Muji might be known for its utilitarian approach to minimalist living, but a limited edition collection and exhibition of artisanal wares proves that there’s more to its appeal than just that. Building off a similar venture in Paris last year, the Japanese brand's Fifth Avenue emporium is hosting ‘Tatazumai’ for the next three days – a collection of new work by six Japanese artisans, ranging from glass to ceramics to kitchenware, all of whom will be present for the show's duration.

‘For this exhibit, we wanted to bring the artisans forward and have them speak directly about their work to our customers,’ explains Asako Shimazaki, president of Muji USA.  ‘As a company that values anonymity, this exhibition marks a big step for us. While we typically prefer limited branding, we also recognise that many designers put their heart and soul into their craft, and wanted to give the artists the opportunity to speak directly about their work to our customers.’

While Muji is known as a master of the functional and quotidian, ‘the items in the collection are all one of a kind, hand-crafted works, so we wanted to make sure the... exhibition reflected how special the collection is’, Shimazaki explains.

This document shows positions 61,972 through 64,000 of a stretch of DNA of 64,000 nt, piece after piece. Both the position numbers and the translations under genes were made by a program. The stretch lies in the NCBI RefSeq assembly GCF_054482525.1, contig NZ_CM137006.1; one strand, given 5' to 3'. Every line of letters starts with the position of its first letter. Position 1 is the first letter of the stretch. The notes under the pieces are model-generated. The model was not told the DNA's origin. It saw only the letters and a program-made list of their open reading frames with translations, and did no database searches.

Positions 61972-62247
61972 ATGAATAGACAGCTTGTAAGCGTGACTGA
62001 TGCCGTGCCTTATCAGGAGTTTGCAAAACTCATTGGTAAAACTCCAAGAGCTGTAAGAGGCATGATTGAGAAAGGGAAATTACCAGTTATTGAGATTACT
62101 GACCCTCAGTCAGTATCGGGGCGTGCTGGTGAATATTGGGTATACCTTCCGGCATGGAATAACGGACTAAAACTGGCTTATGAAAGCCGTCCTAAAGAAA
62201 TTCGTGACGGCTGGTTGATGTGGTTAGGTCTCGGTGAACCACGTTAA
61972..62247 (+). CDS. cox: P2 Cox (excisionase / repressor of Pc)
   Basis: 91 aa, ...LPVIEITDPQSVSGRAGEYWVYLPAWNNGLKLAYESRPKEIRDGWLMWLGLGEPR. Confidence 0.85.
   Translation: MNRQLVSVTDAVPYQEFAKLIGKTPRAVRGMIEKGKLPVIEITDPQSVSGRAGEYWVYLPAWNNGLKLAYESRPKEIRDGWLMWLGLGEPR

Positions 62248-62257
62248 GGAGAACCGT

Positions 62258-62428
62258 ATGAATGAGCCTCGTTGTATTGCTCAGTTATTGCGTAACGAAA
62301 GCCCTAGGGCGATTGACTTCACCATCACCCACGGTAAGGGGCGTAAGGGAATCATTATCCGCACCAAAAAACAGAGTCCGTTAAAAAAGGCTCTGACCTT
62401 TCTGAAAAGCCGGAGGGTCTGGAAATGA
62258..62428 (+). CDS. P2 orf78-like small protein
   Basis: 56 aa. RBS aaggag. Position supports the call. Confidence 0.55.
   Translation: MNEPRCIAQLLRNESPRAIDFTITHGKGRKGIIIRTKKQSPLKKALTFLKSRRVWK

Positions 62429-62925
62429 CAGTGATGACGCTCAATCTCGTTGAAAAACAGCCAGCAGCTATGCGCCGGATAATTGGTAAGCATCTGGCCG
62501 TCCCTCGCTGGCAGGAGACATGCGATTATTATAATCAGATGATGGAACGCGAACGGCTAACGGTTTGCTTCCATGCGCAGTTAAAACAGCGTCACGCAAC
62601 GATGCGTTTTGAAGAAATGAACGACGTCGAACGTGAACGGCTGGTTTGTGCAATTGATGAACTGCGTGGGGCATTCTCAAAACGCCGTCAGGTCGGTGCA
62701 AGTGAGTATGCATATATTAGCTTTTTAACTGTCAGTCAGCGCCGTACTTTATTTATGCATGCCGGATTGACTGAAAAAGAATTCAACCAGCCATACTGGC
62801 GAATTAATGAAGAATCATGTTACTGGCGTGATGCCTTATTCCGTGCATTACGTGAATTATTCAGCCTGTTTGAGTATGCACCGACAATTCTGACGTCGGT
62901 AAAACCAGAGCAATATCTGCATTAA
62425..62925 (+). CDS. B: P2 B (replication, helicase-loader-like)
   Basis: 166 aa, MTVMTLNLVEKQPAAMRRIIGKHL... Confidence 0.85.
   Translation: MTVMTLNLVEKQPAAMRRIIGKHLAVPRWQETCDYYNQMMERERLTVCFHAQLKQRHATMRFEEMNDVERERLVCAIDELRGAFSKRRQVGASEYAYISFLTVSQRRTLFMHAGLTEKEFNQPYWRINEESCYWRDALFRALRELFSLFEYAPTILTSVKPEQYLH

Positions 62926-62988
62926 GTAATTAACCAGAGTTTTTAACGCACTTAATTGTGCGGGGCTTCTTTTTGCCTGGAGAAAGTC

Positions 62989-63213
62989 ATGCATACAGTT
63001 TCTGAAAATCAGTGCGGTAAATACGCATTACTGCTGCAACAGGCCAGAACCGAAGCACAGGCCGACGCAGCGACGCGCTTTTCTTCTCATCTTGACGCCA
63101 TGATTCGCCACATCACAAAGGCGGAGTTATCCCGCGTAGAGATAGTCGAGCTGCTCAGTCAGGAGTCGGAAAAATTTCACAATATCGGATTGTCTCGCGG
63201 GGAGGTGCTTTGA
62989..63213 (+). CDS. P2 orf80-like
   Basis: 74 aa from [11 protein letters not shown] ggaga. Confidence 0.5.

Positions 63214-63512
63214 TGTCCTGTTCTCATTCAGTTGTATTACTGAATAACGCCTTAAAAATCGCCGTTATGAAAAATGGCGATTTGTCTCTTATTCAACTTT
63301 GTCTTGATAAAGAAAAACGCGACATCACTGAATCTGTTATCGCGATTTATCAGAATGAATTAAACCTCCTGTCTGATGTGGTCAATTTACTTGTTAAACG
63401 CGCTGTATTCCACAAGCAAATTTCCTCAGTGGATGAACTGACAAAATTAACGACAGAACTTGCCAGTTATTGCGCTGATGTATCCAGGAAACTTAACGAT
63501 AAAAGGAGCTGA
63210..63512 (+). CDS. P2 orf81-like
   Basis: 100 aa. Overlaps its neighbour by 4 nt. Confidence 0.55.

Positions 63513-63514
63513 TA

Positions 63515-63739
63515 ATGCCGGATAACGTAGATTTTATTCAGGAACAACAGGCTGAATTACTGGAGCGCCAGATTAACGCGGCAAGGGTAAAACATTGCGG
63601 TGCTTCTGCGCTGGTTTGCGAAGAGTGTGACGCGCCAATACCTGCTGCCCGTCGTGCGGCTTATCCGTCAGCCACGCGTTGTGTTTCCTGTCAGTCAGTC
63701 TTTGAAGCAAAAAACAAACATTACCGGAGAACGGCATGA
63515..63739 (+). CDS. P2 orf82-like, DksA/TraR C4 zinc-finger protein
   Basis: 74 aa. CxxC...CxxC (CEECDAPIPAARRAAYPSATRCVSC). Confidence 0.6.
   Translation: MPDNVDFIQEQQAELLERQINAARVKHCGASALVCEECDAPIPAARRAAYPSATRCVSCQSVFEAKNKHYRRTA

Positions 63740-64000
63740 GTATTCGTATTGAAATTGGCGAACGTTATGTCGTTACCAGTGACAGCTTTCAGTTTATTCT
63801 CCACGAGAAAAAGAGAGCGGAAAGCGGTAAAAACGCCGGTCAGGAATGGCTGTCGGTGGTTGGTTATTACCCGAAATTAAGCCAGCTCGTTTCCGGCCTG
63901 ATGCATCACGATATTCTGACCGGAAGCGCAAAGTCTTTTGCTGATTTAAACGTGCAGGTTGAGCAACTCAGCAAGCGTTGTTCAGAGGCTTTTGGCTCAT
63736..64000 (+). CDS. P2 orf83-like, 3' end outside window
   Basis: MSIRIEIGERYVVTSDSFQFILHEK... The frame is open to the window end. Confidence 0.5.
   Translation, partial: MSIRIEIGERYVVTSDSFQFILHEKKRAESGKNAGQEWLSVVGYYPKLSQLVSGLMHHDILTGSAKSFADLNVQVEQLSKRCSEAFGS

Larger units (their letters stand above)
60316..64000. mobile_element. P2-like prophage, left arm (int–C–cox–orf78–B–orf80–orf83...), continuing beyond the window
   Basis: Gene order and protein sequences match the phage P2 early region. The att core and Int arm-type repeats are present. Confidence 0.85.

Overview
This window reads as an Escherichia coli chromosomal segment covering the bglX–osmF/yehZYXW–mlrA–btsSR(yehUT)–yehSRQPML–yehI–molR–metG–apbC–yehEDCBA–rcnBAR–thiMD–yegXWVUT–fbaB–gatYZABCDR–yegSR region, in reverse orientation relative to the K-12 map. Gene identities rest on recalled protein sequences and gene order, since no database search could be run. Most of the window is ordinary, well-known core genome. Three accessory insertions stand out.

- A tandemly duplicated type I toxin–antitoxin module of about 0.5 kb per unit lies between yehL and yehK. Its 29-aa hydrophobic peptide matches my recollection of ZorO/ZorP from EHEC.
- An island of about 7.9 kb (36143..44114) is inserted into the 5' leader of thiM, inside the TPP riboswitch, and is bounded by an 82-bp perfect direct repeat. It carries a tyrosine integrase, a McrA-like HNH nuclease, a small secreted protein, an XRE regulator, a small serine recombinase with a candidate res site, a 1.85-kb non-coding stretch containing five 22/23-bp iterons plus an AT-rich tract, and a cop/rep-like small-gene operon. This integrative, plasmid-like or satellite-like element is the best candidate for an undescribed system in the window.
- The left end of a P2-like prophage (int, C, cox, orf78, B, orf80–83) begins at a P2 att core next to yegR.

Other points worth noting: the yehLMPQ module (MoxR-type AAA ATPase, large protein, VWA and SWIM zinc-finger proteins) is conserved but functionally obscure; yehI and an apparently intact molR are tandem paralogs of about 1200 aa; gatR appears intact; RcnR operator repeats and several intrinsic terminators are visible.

The Japanese word and concept 'tatazumai' means ‘appearance’, ‘shape’ or ‘atmosphere’. Thus, Muji chose artists whose work embodied this ethos. Included in the show are gorgeous minimalist ceramic jars by Kazumi Tsuji, textured hand-carved wood trays by Ryuji Mitani, paulownia pulp boxes from Michiko Iwata, hand-potted tea kettles by Keisuke Iwata, wabi-sabi plates by Masanobu Ando and raw-stitched clothing by Akiko Ando.

‘We also feel strongly that the products we live with everyday should be well made and well designed,’ says Shimazaki, ‘Though "Tatazumai" is more limited edition in nature, we feel the pieces included in the exhibition are functional and add to the user’s daily life.’